things were never witnessed prior to your epiphany, O Christ! No
Lord! Prior to your transfiguration in the universe!
33 The blessed one circulated through the territories of
the East for many years, consecrating churches and harmonizing
them. He also appointed a person who would be a leader of the
church of Kokhe and who would stand at the head of the bishops
of the East, for in terms of spiritual instruction, she is the oldest. After many years during which he was engaged in instruction
and absorbed by virtuous deeds with the fear of God, he left the
cities of Seleucia and Ctesiphon in which he lived during that time
and arrived at the church that was built in Dʉr-d-Qunn for him.
He called upon his disciple Papa  before the entire church and
appointed him leader in his stead. While people, young and old,
were assembled around the blessed Mr Mr, he spoke and said
to them: “As you saw with your own eyes, as I instructed you, and
as I conducted myself with you, you too must conduct yourselves
among each other accordingly. And as my colleagues the apostles
conducted themselves according to the rites and rules that were set
for the disciples in Jerusalem, you too must conduct yourselves according to them. Do not turn away from them, neither to the right
nor to the left. Take care to practice unity among yourselves, and
may you watch over it with fear and awe. May you keep up the
time of prayer continuously. Do not be friends of the crucifiers,
lest you be answerable along with them  for the blood for our
Lord Jesus Christ.”
Papa and his colleagues answered and said to him: “Christ
who sent you to us is witness: you have taught us the true faith in
which we live, and as we heard from you thus we will do!” After
these events the blessed Mr Mr left this world, departing to the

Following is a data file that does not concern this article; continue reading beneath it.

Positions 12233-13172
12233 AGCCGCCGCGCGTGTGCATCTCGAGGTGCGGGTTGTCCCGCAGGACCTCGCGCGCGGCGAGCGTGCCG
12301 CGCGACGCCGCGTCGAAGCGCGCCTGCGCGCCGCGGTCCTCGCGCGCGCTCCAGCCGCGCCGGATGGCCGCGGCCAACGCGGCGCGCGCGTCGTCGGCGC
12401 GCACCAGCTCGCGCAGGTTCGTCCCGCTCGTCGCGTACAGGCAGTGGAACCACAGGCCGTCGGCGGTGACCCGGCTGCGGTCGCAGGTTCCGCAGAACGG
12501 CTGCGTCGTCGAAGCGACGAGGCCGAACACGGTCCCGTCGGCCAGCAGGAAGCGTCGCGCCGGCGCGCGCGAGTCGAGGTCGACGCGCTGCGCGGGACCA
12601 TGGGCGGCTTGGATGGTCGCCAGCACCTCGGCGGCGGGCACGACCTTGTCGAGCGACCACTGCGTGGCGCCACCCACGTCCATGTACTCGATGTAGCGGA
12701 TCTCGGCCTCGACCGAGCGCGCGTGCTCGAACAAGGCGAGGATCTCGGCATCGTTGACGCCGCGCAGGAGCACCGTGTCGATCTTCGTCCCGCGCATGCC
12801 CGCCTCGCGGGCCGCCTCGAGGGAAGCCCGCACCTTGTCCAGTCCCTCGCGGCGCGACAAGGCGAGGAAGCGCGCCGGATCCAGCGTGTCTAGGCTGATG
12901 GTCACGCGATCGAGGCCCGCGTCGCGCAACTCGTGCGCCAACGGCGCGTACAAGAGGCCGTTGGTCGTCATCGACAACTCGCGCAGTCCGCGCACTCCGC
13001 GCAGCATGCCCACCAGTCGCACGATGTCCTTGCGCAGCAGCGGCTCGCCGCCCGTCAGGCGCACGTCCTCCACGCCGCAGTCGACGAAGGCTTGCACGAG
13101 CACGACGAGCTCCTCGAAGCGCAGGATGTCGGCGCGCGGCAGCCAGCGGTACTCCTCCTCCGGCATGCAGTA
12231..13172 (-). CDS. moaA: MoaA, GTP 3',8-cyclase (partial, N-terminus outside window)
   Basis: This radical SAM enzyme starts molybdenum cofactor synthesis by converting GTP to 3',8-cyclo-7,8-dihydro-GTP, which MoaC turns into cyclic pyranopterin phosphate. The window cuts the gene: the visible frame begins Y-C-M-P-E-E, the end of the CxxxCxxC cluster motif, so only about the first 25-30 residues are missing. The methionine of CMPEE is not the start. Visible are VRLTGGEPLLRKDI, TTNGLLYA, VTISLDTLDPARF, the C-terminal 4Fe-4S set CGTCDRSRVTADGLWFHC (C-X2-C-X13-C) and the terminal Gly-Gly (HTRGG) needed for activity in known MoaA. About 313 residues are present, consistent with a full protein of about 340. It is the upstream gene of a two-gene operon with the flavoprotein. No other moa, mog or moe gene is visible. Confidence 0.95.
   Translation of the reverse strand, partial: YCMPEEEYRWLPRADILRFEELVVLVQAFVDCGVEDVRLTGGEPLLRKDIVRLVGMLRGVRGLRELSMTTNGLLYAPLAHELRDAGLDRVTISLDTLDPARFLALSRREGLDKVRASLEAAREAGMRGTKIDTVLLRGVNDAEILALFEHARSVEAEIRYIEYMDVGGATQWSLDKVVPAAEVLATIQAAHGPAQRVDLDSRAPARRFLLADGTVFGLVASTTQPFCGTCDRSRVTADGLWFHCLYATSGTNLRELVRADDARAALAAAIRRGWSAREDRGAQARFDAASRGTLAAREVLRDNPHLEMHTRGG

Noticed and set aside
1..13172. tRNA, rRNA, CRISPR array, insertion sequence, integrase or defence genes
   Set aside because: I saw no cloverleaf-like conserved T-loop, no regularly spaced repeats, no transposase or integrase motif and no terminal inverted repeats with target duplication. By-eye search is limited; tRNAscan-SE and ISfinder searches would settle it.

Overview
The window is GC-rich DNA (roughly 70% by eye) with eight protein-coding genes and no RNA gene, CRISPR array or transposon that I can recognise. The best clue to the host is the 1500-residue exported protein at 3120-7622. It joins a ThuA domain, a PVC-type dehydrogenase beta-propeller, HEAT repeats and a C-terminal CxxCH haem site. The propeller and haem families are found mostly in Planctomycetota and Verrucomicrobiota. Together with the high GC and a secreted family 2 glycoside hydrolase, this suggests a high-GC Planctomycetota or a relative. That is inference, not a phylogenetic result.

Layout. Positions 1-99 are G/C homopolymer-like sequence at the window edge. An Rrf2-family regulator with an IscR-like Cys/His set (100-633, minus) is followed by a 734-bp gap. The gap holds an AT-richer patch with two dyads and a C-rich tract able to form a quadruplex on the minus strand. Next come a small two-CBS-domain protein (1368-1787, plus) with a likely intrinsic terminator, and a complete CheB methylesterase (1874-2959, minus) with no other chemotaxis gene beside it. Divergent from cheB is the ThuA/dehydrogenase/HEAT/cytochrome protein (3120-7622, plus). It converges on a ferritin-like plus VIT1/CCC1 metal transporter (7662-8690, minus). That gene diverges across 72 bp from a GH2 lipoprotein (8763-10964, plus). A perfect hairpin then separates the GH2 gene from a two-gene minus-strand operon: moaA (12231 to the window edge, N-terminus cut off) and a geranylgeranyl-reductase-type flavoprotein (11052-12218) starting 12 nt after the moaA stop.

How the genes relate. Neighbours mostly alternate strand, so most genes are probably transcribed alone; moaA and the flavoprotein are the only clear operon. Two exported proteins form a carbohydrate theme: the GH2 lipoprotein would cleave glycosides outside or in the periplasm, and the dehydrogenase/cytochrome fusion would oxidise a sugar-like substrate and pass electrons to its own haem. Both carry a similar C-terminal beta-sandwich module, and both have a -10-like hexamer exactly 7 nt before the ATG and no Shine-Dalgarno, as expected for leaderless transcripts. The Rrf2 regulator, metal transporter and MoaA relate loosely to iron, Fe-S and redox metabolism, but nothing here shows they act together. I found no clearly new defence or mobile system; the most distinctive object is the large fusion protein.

eternal life. His holy body was deposited and buried in the church,
which he himself built and completed in Dʉr-Qunn, before the
sanctuary, and inside which his commemoration is perpetuated to

A serious anachronism, since Papa became bishop in SeleuciaCtesiphon before the end of the third century at the earliest.
B hþÿ ÿ ÿ ÿ ÿ ÿ ÿ nþþÿ ÿ ÿ ÿ ÿ ÿ ÿ þ, lit. “by them.” It should be emended to B hþÿ ÿ ÿ ÿ ÿ ÿ ÿ þmþÿ ÿ ÿ ÿ ÿ ÿ ÿ þM
as translated above and as is the case in the Teaching of Addai. This anti-Jewish
statement placed in the mouth of Mr Mr was borrowed almost verbatim from
the Teaching of Addai (see the introduction, p. xx-xxi). Raabe, Geschichte,  n.
, suggested reading Bwþÿ ÿ ÿþkþÿ ÿ ÿnþþÿ ÿ ÿþ (“you yourself will be claimed”), but this is not


           

.hþÿyþÿH\wþÿ jrþÿ 'þÿpþÿP hþÿCþÿWwþÿP þÿ .@þÿlþÿ`þÿ 'þÿþÿM þÿbþÿtþÿ 
þÿbþÿM : \'þÿ rþÿ 'þÿyþÿbþÿ 'þÿyþÿsþÿ
\tþÿ Eþÿ
O 'þÿnþÿ

.'þxþCþ \j hþlþkþ 'þCd þþ 'þCh þ

'þÿ C 
: hþÿ Crþÿ   'þÿ wþÿ yþÿ  
wþÿ rþÿ qþÿ yþÿ C þÿ b þÿ yþÿ bþÿ  Eþÿ  Eþÿ nþÿ  34
hþÿlþÿ Eþÿ Aþÿtþÿ Eþÿ Eþÿnþÿ . jwþÿqþÿ 'þÿTþÿyþÿj 'þÿSþÿþÿW 'þÿxþÿyþÿlþÿc
# Eþ  

þ  .Bwþ  
rþ qþ 'þ  'þ Tþ y þ þ pþ  hþ C Eþ nþ yþ bþ yþ  
þ mþ  j
hþÿC .  þÿ Eþÿ rþÿ`þÿH Bjwþÿ 'þÿ\

jd þÿj
jh þÿyþÿj
B : 'þbþ 'þC
Eþ þ
hþC 'þ # hþyþnþc 'þmþyþ þqþP
tþÿS þ þÿþÿW 
þÿ'þÿ 'þÿnþÿ 'þÿlþÿkþÿ
# tþÿyþÿMwþÿrþÿ Eþÿ Xþÿbþÿc 

'þÿ ÿþSþÿ ÿþþÿ ÿWþ 
wþÿ ÿþd þÿ ÿþ # 
'þÿ ÿþyþÿ ÿþlþÿ ÿþ`þÿ ÿþ rþÿ ÿþtþÿ ÿþ 

.þÿ ÿþlþÿ ÿþkþÿ ÿþc 'þÿ ÿþnþÿ ÿþ
'þ nþ yþ `þ  # 'þ   þ  Eþ  rþ tþ  Bwþ mþ yþ Hjtþ C 'þ U Bjwþ  'þ \

'þÿd þÿ tþÿmþÿyþÿH tþÿxþÿYþÿC tþÿlþÿTþÿmþÿ Eþÿ A j'þÿC .'þÿC wþÿM 
jwþbþyþ þM rþ þ Aw þc .rþ'þC hþ'þ wþgþsþC .'þSþþW 

wþÿ d þÿ  Eþÿ  tþÿ wþÿ c  rþÿ  þÿ  Aw þÿ c .Eþÿ yþÿ mÿþ lþÿ `ÿþ  'þÿ lþÿ lÿþ tþÿ  'þÿ 
.'þ  wþ  tþ yþ lþ  'þ nþ yþ `þ  þ  Bwþ mþ yþ Hjtþ C Bjwþ  A'þ Sþ þ W 'þ C 
B\j'þ  'þ mþ lþ c 'þ nþ yþ c rþ  \þ c .
jwþ Yþ  Eþ nþ yþ pþ Sþ tþ  rþ  þ 
'þ Hwþ  'þ nþ yþ sþ  \wþ c hþ  rþ  .
wþ mþ M B hþ lþ kþ  'þ C

: þÿ þYþÿ þC þÿ þyþÿ þbþÿ þ hþÿ þC .jwþÿ þ Eþÿ þ 'þÿ þlþÿ þyþÿ 
þ # 'þÿ þnþÿ þyþÿ þzþÿ þ 'þÿ þ